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J Biol Chem. 2000 May 19;275(20):15526-34.

ATP modulates subunit-subunit interactions in an ATP-binding cassette transporter (MalFGK2) determined by site-directed chemical cross-linking.

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1
Humboldt-Universität zu Berlin, Institut für Biologie/Bakterienphysiologie, Chausseestrasse 117, D-10115 Berlin, Germany.

Abstract

The binding protein-dependent maltose transport system of enterobacteria (MalFGK(2)), a member of the ATP-binding cassette (ABC) transporter superfamily, is composed of two integral membrane proteins, MalF and MalG, and of two copies of an ATPase subunit, MalK, which hydrolyze ATP, thus energizing the translocation process. In addition, an extracellular (periplasmic) substrate-binding protein (MalE) is required for activity. Ligand translocation and ATP hydrolysis are dependent on a signaling mechanism originating from the binding protein and traveling through MalF/MalG. Thus, subunit-subunit interactions in the complex are crucial to the transport process but the chemical nature of residues involved is poorly understood. We have investigated the proximity of residues in a conserved sequence ("EAA" loop) of MalF and MalG to residues in a helical segment of the MalK subunits by means of site-directed chemical cross-linking. To this end, single cysteine residues were introduced into each subunit at several positions and the respective malF and malG alleles were individually co-expressed with each of the malK alleles. Membrane vesicles were prepared from those double mutants that contained a functional transporter in vivo and treated with Cu(1,10-phenanthroline)(2)SO(4) or bifunctional cross-linkers. The results suggest that residues Ala-85, Lys-106, Val-114, and Val-117 in the helical segment of MalK, to different extents, participate in constitution of asymmetric interaction sites with the EAA loops of MalF and MalG. Furthermore, both MalK monomers in the complex are in close contact to each other through Ala-85 and Lys-106. These interactions are strongly modulated by MgATP, indicating a structural rearrangement of the subunits during the transport cycle. These data are discussed with respect to current transport models.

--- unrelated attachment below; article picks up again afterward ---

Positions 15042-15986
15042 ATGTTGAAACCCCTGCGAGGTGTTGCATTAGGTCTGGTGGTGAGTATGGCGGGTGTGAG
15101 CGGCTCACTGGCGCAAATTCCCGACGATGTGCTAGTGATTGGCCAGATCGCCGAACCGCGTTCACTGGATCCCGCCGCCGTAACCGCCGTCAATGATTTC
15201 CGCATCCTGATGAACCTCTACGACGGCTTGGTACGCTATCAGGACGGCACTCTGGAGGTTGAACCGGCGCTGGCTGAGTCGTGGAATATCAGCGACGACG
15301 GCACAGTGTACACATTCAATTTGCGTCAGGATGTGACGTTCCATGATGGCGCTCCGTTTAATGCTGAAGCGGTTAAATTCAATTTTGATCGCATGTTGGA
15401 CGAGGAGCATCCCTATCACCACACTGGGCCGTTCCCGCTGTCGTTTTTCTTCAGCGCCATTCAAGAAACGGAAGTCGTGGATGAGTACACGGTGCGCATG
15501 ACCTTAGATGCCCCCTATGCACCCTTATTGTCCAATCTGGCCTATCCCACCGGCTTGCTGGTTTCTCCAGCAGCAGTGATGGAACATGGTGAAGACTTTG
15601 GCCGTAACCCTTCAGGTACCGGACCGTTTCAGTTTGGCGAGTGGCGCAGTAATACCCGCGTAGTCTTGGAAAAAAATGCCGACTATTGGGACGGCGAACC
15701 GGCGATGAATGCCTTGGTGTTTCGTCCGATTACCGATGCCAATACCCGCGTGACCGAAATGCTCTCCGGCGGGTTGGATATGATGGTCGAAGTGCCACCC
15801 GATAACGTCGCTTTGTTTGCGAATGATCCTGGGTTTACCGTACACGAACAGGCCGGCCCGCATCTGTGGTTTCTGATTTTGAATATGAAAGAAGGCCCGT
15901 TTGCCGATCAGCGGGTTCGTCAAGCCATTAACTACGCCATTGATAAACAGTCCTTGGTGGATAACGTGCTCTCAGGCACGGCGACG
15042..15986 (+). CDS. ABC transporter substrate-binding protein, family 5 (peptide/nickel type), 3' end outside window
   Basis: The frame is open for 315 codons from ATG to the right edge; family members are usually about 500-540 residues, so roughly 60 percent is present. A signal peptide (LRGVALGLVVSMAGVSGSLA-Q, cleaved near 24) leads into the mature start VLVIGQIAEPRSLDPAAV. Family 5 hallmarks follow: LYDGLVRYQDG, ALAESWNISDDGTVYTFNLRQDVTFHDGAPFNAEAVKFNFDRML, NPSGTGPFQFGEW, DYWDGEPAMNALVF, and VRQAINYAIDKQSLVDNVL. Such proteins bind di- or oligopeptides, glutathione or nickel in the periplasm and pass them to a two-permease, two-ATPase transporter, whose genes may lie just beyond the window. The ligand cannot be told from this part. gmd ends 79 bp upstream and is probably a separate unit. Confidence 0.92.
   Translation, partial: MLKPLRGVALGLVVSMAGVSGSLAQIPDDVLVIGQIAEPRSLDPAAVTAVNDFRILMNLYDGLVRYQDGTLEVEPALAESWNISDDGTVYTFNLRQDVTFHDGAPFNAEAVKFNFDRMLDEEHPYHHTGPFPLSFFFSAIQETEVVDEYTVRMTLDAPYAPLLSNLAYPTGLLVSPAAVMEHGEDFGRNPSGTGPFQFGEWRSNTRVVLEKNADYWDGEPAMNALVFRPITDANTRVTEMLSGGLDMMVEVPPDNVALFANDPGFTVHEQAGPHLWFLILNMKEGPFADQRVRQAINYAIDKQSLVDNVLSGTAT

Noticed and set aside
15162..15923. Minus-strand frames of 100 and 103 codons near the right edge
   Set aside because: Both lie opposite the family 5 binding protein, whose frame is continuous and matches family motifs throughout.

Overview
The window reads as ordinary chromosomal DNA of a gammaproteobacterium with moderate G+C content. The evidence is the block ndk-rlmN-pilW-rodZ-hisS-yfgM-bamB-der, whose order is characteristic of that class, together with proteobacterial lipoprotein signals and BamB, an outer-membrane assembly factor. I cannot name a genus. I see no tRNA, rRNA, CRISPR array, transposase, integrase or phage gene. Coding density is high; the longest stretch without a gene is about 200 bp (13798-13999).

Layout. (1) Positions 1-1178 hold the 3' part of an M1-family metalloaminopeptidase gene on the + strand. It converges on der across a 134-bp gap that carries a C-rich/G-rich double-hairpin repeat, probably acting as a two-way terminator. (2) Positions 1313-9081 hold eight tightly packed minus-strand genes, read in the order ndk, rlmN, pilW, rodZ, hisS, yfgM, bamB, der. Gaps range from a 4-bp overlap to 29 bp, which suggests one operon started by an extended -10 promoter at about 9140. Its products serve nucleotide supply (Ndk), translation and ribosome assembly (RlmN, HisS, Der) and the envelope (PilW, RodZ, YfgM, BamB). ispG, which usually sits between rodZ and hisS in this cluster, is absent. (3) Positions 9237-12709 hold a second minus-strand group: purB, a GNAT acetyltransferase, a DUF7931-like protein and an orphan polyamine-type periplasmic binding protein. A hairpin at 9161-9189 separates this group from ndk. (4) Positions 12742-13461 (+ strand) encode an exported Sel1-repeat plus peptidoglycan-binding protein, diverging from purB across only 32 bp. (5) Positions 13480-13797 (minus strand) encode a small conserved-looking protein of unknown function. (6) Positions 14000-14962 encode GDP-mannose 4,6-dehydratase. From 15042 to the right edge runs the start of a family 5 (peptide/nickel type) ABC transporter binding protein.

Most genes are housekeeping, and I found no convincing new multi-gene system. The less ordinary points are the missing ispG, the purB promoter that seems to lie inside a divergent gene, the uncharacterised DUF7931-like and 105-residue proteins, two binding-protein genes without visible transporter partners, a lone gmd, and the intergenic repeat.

PMID:
10809785
[Indexed for MEDLINE]
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